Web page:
Hester -The Scarlet Letter

By Barbara Harbach
Published: 1991

Somber townspeople gather in a square dominated by a platform and pillory on one side and a prison on the other. They sing of Puritan values and their sense of community in the hymn-like A Massachusetts Blessing (Song 1). A strident voice cries out scornfully, focusing the crowd on the prison in Death to Hester (Song 2). Inside, Hester embroiders and sings of the lessons learned from Every Stitch on My Letter (Song 3). Hester emerges from the prison and is met with the ridicule and contempt of the crowd in Hester, Hussy (Song 4). Her long-absent husband appears, learns of her adultery, and sings Ha! Chillingworth (Song 5).

The town elders recite the case against Hester, urge her to confess to Falsehoods of the Flesh (Song 6), and name the father of her child. Standing on their Platform of Shame (Song 7), Hester refuses to implicate the Rev. Dimmesdale. He sings Silent Shame (Song 8) which subtly reveals his dilemma and foreshadows his death. Hester, condemned to the pillory, sings philosophically of her self-reliance in Here I Stand (Song 9). The men sing Secrets of the Heart (Song 10), with the Governor, Dimmesdale, and Chillingworth each admitting he is drawn to Hester.

Chillingworth establishes a wary truce with Hester in Chain of Iron (Song 11) and convinces Hester to keep his identity secret. The Man of Iron Will (Song 12) underscores ChillingworthÕs determination to find Dimmesdale. Interlude: Waiting and Watching (Song 13) reinforces whatÕs at stake for each of the three main characters, over the passage of seven years.

Act Two opens with PearlÕs Dance (Song 14) and Pearl, Priceless Pearl (Song 15) which establish the affection of mother and daughter. They appear before the elders who are torn between seeing Pearl as a Scarlet Elf (Song 16) and a witch in HesterÕs Child (Song 17). Hester rebuts the elders with a reprisal of Every Stitch (Song 18). Dimmesdale comes to her defense, suggesting that Pearl is a Blessing Born of Sin (Song 19).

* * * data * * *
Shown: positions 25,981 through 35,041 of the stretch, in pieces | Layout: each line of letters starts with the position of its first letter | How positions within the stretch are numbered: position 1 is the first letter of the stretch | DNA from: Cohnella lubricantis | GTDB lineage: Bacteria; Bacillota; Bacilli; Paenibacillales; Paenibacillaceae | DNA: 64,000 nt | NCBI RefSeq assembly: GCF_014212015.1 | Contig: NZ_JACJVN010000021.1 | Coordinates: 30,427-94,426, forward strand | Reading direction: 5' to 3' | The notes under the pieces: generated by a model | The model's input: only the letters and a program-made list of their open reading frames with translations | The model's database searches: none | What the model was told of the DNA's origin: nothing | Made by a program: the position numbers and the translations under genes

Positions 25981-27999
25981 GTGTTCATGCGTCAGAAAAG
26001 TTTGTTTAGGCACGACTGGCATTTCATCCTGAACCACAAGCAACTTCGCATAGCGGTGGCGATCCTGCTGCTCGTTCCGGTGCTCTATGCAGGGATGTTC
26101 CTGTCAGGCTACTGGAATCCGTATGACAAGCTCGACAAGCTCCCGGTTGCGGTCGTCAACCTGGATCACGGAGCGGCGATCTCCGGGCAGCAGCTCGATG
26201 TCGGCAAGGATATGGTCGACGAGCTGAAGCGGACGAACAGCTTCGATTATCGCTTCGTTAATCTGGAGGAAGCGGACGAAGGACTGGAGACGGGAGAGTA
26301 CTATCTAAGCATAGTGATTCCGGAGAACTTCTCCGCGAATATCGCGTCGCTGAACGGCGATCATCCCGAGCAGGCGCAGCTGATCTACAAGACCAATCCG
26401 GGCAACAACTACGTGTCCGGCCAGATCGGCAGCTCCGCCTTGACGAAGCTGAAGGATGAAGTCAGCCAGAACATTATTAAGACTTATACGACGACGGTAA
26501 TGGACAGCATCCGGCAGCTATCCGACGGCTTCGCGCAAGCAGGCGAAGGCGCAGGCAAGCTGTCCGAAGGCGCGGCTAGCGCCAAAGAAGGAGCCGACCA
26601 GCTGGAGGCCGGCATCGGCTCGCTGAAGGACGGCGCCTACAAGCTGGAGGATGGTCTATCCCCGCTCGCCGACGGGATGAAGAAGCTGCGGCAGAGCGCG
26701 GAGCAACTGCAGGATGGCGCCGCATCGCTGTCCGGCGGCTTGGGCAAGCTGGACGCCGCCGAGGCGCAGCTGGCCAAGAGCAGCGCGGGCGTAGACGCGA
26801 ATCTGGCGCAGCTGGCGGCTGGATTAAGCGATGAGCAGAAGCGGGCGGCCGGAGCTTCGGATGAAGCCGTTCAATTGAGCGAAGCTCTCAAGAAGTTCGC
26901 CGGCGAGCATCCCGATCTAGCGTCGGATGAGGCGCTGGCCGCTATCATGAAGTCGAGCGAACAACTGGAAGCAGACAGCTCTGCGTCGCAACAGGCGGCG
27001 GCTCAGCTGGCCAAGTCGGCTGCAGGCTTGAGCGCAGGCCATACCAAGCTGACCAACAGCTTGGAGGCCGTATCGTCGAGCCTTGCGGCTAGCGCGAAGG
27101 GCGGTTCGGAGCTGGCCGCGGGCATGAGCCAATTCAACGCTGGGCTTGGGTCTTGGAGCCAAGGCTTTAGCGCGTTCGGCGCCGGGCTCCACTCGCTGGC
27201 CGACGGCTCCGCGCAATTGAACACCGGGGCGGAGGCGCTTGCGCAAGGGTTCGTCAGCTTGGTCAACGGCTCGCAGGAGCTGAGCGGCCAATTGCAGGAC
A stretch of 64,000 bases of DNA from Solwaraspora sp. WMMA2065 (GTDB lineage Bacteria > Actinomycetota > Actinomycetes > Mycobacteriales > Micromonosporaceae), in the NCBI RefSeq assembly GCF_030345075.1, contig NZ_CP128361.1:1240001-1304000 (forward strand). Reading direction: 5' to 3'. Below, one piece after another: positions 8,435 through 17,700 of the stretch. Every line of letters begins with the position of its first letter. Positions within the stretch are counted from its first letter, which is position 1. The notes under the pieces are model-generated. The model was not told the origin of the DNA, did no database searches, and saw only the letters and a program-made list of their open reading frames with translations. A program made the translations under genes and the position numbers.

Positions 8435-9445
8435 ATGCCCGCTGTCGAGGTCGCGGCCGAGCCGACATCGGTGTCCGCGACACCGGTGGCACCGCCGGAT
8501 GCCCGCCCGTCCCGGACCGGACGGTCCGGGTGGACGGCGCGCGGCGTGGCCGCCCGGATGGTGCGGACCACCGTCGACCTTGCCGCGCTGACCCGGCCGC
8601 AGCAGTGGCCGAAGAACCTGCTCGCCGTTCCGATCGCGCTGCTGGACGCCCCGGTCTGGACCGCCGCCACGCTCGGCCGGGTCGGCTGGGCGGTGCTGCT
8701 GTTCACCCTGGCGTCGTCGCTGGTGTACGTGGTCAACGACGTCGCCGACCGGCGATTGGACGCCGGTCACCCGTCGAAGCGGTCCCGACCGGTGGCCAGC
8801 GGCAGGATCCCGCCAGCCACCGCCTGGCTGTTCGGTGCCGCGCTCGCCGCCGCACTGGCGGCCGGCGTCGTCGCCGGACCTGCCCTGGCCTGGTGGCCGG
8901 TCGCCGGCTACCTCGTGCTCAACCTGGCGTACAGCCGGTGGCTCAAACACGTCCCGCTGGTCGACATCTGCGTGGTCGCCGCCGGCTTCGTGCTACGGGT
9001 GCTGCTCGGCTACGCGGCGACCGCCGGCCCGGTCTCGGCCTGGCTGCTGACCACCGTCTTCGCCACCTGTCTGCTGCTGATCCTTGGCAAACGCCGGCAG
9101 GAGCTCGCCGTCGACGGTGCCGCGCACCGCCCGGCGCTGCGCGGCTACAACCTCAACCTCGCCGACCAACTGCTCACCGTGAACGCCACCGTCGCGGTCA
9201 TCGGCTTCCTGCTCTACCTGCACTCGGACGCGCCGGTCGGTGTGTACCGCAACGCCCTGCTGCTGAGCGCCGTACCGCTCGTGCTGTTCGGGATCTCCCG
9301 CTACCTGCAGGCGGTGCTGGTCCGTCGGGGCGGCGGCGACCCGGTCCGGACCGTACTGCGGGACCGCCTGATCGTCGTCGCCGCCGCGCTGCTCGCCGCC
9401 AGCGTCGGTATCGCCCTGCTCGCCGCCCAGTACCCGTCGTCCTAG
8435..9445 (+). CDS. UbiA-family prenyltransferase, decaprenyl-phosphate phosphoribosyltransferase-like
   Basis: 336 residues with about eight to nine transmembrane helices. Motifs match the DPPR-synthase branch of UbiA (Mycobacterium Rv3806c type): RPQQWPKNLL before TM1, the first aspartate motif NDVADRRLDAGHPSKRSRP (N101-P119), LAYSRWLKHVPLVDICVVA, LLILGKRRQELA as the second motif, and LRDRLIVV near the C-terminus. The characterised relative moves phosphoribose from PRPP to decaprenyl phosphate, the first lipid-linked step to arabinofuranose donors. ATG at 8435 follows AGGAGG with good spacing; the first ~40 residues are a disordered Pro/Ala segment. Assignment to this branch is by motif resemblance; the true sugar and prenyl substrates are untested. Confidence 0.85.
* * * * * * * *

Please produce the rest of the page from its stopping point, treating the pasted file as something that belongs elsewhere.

A strange chemistry is brewing between Chillingworth and Dimmesdale in Rival Elements (Song 20). When DimmesdaleÕs health fails, Chillingworth exults that My VictimÕs on the Rack (Song 21). Dimmesdale stands at midnight on the pillory, seeking A MomentÕs Peace (Song 22) from his inner torment. He is joined by Hester and Pearl as One Family Hand in Hand (Song 23).

Hester confronts Chillingworth in A Black Flower (Song 24) and reminisces about her youth in What Happened (Song 25). Meanwhile, Pearl meets a witch who suggests that all society hides behind The Cloak of Piety (Song 26). Hester and Dimmesdale meet and discuss their hopes for the future in IÕll Be Your Heart (Song 27). With The Scarlet LetterÕs Gone (Song 28), they would both at long last experience relief, and even joy. Hester puts her letter back on and briefly reprises Every Stitch (Song 29).

Events quickly reach a climax in the festive New England celebration of Election Day Chorus (Song 30) which moves directly into a reprise of the initial A Massachusetts Blessing (Song 31) as they file into church. Dimmesdale preaches an enigmatic and moving Election Day sermon about The Promised Land (Song 32) that he wonÕt reach. Shocking everyone, he reaches out to Hester and Pearl. They stand together on the pillory and publicly reprise One Family Hand in Hand (Song 33). Chillingworth loses his victim, Dimmesdale dies, and Hester, standing with Pearl, reprises Here I Stand (Song 34).